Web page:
Supporting tables in web design
Jan 12 11:23:28
Test site availability from around the globe
Nov 7 0:53:22
Clamshell - an OpenID server
Jun 20 5:33:06
Writing Strategic Initiatives
Mar 6 3:08:15
Writing a strategy document
Mar 6 3:00:53
Recently I have been thinking a lot about the impact of collaborative tools on workplace interruptions.
In the old days of computers, PCs could only work on one task at a time. This naturally discouraged task switching, since there was a cost of setting up and quitting the application. Instead, people completed the task they were on before moving on to the next one.
Knowledge Management is a discipline often accused of running programs whose success is essentially unmeasureable. This then leads to accusations of "not delivering value", and sometimes even the scaling down or elimination of KM programs within the organisation as another "failure".
At a meeting a few weeks ago with Fujitsu representatives, I heard about their BToPPe framework. This is a system that can help to ensure that companies understand all relevant dimensions of investments which are made.
I hadn't heard of this framework before, but found it interesting:
Essentially, it's just a SWOT analysis, but focusing the enterprise on overlapping domains that may impact on the potential success of a project. For complex issues, it may be a good tool to examine possible impacts in a structured way.
There's a book called "Predictably Irrational" by Dan Ariely. While I wouldn't really recommend the whole book, it did contain one experimentally-supported concept which I found interesting.
In essence, the experiment tested the idea that humans operate according to either social norms, or market norms.
If true, this would explain why some companies struggle to achieve effective collaboration: their environment emphasises market norms, and thus the what's-in-it-for-me principle wins out.
On the other hand, if the company achieves an environment where social norms are dominant, effective collaboration is much more likely.
In an ongoing debate on actKM about the relationships between knowledge and information, Foucault's concept of pouvoir-savoir has been raised by Michael Olsson. The original quote is here:
Â« Il n'y a pas de relations de pouvoir sans constitution corrÃ©lative d'un champ de savoir, ni de savoir qui ne suppose et ne constitue en mÃªme temps des relations de pouvoir... Ces rapports de "pouvoir-savoir" ne sont donc pas Ã analyser Ã partir d'un sujet de connaissance qui serait libre ou non par rapport au systÃ¨me de pouvoir ; mais il faut considÃ©rer au contraire que le sujet qui connaÃ®t, les objets, sont autant d'effets de ces implications fondamentales du pouvoir-savoirâ€¦ Â» (Â« Il faut dÃ©fendre la sociÃ©tÃ© Â»)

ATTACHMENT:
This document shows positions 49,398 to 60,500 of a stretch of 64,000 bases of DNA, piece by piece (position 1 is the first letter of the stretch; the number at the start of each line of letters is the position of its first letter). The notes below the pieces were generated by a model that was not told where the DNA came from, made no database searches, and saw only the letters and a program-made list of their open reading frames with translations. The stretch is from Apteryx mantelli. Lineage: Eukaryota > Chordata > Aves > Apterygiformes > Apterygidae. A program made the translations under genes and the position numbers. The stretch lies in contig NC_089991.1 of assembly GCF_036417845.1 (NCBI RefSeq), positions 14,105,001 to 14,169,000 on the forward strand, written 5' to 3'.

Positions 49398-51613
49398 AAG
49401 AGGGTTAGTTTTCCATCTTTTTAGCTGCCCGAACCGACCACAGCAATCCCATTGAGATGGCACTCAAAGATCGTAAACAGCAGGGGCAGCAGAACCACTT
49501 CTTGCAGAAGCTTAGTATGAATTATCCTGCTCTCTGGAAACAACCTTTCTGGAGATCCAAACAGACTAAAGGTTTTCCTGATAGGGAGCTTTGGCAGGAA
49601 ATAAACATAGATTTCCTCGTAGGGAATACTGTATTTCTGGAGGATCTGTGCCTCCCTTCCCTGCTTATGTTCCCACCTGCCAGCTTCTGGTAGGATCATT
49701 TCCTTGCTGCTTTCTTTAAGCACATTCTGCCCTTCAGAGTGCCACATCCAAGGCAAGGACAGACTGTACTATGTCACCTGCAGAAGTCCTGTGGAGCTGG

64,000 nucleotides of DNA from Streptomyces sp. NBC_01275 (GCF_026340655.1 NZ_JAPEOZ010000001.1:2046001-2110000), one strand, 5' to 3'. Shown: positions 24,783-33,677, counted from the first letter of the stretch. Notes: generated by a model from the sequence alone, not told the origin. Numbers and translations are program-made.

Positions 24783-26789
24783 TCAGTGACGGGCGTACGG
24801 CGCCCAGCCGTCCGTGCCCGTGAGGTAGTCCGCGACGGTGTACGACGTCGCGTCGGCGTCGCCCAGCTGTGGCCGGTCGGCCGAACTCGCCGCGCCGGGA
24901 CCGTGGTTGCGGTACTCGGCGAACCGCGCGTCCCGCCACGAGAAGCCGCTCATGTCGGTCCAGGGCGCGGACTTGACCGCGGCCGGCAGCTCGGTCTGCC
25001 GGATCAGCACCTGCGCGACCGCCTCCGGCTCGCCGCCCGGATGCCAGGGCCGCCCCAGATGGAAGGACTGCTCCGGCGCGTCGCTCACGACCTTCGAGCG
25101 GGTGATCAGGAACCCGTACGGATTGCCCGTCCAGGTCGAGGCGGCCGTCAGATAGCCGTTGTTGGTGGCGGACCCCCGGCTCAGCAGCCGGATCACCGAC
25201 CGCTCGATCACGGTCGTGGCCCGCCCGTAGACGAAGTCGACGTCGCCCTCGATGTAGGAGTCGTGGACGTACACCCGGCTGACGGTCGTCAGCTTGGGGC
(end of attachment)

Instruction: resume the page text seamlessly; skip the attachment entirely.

I have a confession to make.
Most of Web 2.0 leaves me cold. All this hype about Wikipedia, social networking solutions that will magically sustain themselves and revolutionize the world (Facebook, I'm looking at you) is generally just so much marketing bullshit, frankly.
So I tend to yawn a bit about books that yammer on about harnessing social power. But after reading the Ars Technica interview with author Clay Shirky as part of a review of Here Comes Everybody, I had to revise my opinion.
Ray Sims has done a sterling job in assembling
43 54 different published definitions of Knowledge Management.
As most people who have worked in the area know, one of KM's commonly quoted flaws is that there isn't one "gospel" definition of KM.
I thought it would be interesting to work through the definitions and summarize how these definitions talk about KM.
We have lost much of the connection between the supply of information and the demand for it in decision-making. Despite the fact that companies often justify IT projects on the basis of better decisions, there is seldom a direct tie between the information a particular system produces and the decisions that are supposed to be based on it.
(An edited version of a post to Bob Lewis's Advice Line)
CMMI has evolved to handle the complexities of trying to standardize processes across a large enterprise.
Beyond a certain size, even finding out the current state of play is difficult, let alone trying to co-ordinate standards through a centralized body. Attempts to do this include Enterprise Architecture, CMMI, Six Sigma etc etc.
The problem is that "one size fits all" can easily turn into "one size fits none". Innovation is easily stifled when all changes have to go through layers of bureaucracy (which I presume CMMI imposes).
In essence, Watts sets up simulated worlds with strict constraints. Some are controlled through AI agents, while others rely on real-world input from thousands of human volunteers. The results are, to my mind, pretty compelling:
Watts wanted to find out whether the success of a hot trend was reproducible. For example, we know that Madonna became a breakout star in 1983. But if you rewound the world back to 1982, would Madonna break out again? To find out, Watts built ... an online music-downloading service ... filled it with 48 songs by new, unknown, and unsigned bands [then] recruited roughly 14,000 people to log in. Some were asked to rank the songs based on their own personal preference, without regard to what other people thought. They were picking songs purely on each song's merit. But the other participants were put into eight groups that had "social influence": Each could see how other members of the group were ranking the songs.